Brooklyn Rider | Mandel Hall, University of Chicago | Classical | Chicago Reader

Brooklyn Rider Agenda Soundboard Recommended

When: Fri., Jan. 25, 7:30 p.m. 2013

It’s no longer unusual for a classical group to have a name that doesn’t include a word like “quartet” or “ensemble,” or for it to focus on new compositions or on music that draws on pop, jazz, electronica, and the like. All of which means New York string quartet Brooklyn Rider isn’t an oddity these days—but it’s one of the best of this new generation. Violinists Johnny Gandelsman and Colin Jacobsen, violist Nicholas Cords, and cellist Eric Jacobsen (Colin’s brother) formed the quartet in 2006, while playing together in Yo-Yo Ma’s expansive Silk Road Project. In Ma’s group they adapt music from all over Asia, and in Brooklyn Rider they’ve done likewise—for the excellent 2008 album Silent City (World Village), they collaborated with Iranian kamancheh virtuoso Kayhan Kalhor. That’s not to say Brooklyn Rider restricts itself to Asian music: last year they released a double CD collecting the complete string quartets of Philip Glass, plus an album called Seven Steps (In a Circle) that collides a dramatic rendering of Beethoven’s meticulous String Quartet No. 14 in C-sharp Minor (with heavy use of glissando and less vibrato than is traditional) with the dense 2008 work Together Into This Unknowable Night by New York composer Christopher Tignor (who leads the rock-flavored new-music group Slow Six). The real oddity on the album, though, is the title track, a response to the Beethoven quartet composed collectively by all four members of Brooklyn Rider, who write in the liner notes that they were “guided by a spirit of free play rather than the heavy hand of the auteur’s pen.” It’s just 12 minutes long, in contrast with the 40-minute Beethoven quartet, but its scratchy textures, extended techniques, and rapid-fire movement make up for in impact what’s missing in duration and exposition. For tonight’s concert the group will play Seven Steps, but the centerpiece of the program isn’t the Beethoven but rather another classical warhorse, Felix Mendelssohn’s String Quartet No. 1 in E-flat. Also included are John Zorn’s The Alchemist, Colin Jacobsen’s “Three Persian Miniatures,” and works by Christina Courtin, Dana Lyn, and Vijay Iyer, all from a series of commissions called the Brooklyn Rider Almanac, for which the group asks composers to use any artist from the past 50 years as an inspiration. —Peter Margasak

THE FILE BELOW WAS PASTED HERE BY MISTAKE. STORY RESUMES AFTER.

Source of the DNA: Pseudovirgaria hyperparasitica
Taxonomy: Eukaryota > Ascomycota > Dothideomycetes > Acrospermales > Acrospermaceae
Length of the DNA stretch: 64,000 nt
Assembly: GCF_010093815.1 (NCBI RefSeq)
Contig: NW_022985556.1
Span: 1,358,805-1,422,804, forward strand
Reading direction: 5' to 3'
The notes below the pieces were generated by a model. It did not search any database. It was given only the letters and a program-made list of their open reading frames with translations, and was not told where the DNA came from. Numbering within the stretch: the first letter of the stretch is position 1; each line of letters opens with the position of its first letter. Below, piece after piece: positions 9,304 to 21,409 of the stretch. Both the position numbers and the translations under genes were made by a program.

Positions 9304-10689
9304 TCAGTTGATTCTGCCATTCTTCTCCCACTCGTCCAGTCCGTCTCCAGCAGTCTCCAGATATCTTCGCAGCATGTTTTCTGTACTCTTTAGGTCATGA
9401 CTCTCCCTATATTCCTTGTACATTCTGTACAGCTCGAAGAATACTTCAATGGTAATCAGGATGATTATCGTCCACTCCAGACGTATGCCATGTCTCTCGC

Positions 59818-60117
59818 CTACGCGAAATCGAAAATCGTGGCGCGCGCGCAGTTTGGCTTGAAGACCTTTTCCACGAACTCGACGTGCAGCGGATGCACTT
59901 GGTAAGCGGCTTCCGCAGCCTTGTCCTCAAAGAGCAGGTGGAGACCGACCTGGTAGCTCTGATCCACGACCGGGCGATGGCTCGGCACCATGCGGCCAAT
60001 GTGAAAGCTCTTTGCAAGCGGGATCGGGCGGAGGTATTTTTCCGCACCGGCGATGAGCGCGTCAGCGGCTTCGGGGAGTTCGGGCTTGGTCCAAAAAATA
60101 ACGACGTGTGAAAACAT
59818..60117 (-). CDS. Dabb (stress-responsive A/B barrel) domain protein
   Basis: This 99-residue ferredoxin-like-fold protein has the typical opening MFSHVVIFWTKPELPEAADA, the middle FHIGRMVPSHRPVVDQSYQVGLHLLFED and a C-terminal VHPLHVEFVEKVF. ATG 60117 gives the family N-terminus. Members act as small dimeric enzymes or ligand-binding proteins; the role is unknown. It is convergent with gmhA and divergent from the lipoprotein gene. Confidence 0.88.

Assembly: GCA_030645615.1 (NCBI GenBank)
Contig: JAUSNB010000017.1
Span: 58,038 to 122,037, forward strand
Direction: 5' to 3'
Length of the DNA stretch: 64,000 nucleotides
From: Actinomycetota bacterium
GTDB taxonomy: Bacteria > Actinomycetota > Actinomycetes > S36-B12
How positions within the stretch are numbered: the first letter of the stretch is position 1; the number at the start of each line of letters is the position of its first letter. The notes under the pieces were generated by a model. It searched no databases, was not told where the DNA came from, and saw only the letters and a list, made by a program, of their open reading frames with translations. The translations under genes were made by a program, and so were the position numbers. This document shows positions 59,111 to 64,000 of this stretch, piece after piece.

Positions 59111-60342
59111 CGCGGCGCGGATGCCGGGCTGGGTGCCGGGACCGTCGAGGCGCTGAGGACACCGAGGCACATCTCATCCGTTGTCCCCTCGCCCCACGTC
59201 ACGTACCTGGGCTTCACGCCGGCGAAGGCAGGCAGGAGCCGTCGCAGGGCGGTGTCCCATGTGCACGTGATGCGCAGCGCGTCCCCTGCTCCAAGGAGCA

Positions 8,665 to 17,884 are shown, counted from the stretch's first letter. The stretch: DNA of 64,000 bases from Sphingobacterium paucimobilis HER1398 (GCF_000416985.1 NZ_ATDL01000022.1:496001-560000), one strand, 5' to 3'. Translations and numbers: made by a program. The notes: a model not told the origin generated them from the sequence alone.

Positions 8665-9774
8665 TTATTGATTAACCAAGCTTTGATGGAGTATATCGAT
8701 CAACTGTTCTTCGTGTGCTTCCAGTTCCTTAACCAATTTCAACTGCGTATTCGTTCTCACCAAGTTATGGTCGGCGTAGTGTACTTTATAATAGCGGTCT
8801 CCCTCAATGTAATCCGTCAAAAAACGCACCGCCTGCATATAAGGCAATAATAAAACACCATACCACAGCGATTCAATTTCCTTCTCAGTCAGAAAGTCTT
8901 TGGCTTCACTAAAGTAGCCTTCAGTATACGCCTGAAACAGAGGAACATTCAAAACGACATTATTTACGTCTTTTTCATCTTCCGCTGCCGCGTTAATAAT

Price: $35, $5 students

Add a review


Select a star to rate.